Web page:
It’s quite remarkable to realize that the emerging unmanned aviation industry has such crossover appeal to so many in the last few years. In fact, my own personal experience as a Drone Flight Services Provider is that our Drone division of our business yields more excitement and enthusiasm from our customers than all of the other technologies my business represents today. Through the advent of the unmanned aircraft and its current technological and “whiz-bang” innovations, the enterprise could have easily overlooked it as just a hobbyist trend.
There has been a noticeable swell in the public’s desire to access and operate drones not only here in the United States but on several Continents. With this new desire to use Drones as an enterprise tool comes a significant learning curve to properly understand the multitude of designs, equipment, use cases, capabilities, regulations, limitations, and strategies to support safe and appropriate use.
Weighing less than 55 pounds, small unmanned aerial vehicles (sUAV’s) commonly known as “Drones,” have already become the most prevalent and affordable form of unmanned aircraft available, with applications for business, military, and recreation. Already a $4.5 billion industry worldwide, analysts project more than 100,000 new jobs in unmanned aircraft will be needed in the next 10 years, generating more than $82 billion for the U.S. economy. Since August of 2016 when the FAA loosened up regulations by providing Part 107 licensing, the drone industry has exploded and now has a platform to provide real “proof-of-concept” on the enormous commercial value drones can provide to a variety of vertical use cases.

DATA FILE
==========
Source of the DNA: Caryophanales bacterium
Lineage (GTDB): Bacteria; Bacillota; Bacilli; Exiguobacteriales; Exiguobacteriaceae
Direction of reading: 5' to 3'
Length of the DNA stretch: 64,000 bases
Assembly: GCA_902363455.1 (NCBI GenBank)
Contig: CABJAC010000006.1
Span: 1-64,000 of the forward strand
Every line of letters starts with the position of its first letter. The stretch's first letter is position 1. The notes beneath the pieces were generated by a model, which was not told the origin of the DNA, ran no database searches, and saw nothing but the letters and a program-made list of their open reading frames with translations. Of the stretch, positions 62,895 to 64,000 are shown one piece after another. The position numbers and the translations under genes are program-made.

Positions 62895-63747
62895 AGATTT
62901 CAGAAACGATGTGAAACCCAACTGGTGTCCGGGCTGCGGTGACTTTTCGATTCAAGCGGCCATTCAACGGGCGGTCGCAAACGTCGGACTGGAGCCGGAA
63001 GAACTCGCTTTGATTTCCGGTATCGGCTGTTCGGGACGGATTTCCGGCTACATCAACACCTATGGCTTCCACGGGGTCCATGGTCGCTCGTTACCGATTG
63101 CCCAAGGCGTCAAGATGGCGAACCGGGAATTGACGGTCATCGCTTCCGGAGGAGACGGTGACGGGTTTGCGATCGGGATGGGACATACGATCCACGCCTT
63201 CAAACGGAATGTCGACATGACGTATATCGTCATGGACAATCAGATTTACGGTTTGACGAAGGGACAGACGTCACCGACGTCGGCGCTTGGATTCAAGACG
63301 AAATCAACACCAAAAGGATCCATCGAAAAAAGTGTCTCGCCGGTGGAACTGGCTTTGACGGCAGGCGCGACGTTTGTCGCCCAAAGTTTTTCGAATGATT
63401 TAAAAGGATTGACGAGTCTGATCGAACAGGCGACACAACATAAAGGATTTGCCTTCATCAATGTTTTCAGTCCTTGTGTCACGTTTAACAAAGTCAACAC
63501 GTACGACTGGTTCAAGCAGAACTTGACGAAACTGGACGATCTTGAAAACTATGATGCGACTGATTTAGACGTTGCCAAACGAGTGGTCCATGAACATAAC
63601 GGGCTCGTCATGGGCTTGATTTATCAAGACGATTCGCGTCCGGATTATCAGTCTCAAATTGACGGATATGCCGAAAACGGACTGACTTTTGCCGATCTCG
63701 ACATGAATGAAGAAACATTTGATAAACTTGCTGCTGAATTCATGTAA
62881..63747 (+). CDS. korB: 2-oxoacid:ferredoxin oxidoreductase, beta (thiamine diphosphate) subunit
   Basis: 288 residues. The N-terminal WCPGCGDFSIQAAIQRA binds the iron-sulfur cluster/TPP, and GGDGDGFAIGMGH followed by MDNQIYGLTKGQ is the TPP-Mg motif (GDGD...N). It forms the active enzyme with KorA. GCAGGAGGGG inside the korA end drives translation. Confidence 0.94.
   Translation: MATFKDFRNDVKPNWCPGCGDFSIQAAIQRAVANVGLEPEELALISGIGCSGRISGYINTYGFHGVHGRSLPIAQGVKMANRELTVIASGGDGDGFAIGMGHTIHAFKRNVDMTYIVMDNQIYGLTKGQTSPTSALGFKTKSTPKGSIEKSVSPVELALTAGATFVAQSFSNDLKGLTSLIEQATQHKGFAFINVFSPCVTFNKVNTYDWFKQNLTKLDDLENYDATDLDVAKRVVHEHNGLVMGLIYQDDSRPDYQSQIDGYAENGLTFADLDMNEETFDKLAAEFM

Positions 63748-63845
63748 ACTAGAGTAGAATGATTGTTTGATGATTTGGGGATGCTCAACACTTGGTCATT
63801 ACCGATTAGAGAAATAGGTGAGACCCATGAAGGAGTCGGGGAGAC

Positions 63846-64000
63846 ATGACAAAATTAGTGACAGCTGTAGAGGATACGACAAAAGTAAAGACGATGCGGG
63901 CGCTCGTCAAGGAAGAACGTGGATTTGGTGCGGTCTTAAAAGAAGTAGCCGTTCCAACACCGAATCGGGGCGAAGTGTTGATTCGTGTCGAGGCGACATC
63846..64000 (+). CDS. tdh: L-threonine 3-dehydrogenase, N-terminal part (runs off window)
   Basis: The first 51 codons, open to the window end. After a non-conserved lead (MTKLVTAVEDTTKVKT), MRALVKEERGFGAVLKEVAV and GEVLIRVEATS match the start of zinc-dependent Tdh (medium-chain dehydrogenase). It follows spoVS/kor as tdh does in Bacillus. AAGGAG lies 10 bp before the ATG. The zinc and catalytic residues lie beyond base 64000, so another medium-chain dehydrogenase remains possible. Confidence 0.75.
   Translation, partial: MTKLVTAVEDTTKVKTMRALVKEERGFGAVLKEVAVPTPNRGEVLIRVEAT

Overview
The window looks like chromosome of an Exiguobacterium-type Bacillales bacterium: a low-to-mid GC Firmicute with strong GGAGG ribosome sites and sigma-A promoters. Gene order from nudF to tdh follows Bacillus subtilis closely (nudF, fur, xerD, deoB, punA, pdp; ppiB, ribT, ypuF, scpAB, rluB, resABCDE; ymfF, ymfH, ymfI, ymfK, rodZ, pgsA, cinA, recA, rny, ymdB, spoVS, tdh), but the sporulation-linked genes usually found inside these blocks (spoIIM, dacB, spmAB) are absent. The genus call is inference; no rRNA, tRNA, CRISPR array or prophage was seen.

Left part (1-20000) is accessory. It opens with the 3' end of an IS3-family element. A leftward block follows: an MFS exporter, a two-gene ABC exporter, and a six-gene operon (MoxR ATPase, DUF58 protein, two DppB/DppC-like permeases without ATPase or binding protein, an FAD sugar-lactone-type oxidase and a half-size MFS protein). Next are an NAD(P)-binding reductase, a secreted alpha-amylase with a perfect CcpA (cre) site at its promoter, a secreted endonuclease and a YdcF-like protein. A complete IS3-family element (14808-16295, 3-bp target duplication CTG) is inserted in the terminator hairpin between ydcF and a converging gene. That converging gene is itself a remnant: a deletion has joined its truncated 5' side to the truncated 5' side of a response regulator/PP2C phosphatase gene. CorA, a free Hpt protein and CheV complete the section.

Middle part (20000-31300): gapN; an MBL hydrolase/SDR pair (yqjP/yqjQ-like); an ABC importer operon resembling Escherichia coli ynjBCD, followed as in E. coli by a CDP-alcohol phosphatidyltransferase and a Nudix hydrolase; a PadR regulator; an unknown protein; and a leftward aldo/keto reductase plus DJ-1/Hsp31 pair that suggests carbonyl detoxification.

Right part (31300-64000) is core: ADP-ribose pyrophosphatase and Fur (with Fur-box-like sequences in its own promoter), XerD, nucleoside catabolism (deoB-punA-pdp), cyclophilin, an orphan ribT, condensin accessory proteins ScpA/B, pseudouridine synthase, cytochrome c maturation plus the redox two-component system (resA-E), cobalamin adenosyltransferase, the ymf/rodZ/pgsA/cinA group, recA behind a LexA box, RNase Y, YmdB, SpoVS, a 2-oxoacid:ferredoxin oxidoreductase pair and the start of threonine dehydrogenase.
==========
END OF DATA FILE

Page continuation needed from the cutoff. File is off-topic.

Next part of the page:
The same cloud-based technologies we take for granted today have enabled unique opportunities to advance an entirely new and exciting path for the traditional unified communications professional. The proliferation of small unmanned aerial vehicles (sUAV’s) for enterprise applications has created a new industry that appears to have no limits. The utilities and benefits of drones as valuable capability modifiers, are now emerging and being recognized across multiple industries.
With architectural engineering and construction, commercial/residential real estate, telecommunications, energy, utilities, agriculture, public safety, insurance, and a plethora of industrial inspection practices at the forefront, drone data is making us safer, more efficient, and more effective on the job. And in many cases, it’s happening at a fraction of the cost compared to traditional data collection and analysis methods.
Insurance companies have been flocking towards drones in 2017. Spurred on by catastrophic damage from hurricanes Harvey and Irma hitting the southeastern United States, drones have been given an international stage to truly showcase their effectiveness. In the wake of these disasters, drones were deployed in mass not just for insurance companies to help speed up claims but also for search and rescue efforts.
Drones can easily survey roof damage in real-time and relay data to a claims agent’s phone, tablet computer, or any device with a Wi-Fi connection. Using a drone to inspect a building after a loss is not only safer, but also more efficient and cost-effective. By deploying a drone, adjusters and underwriters can obtain the information they need up to 10 times faster than before. In addition, drones can be operated at a much lower per-hour cost than manned inspection vehicles and offer the ability to collect data on a pre-programmed repeatable track, providing consistency in the inspection data and process.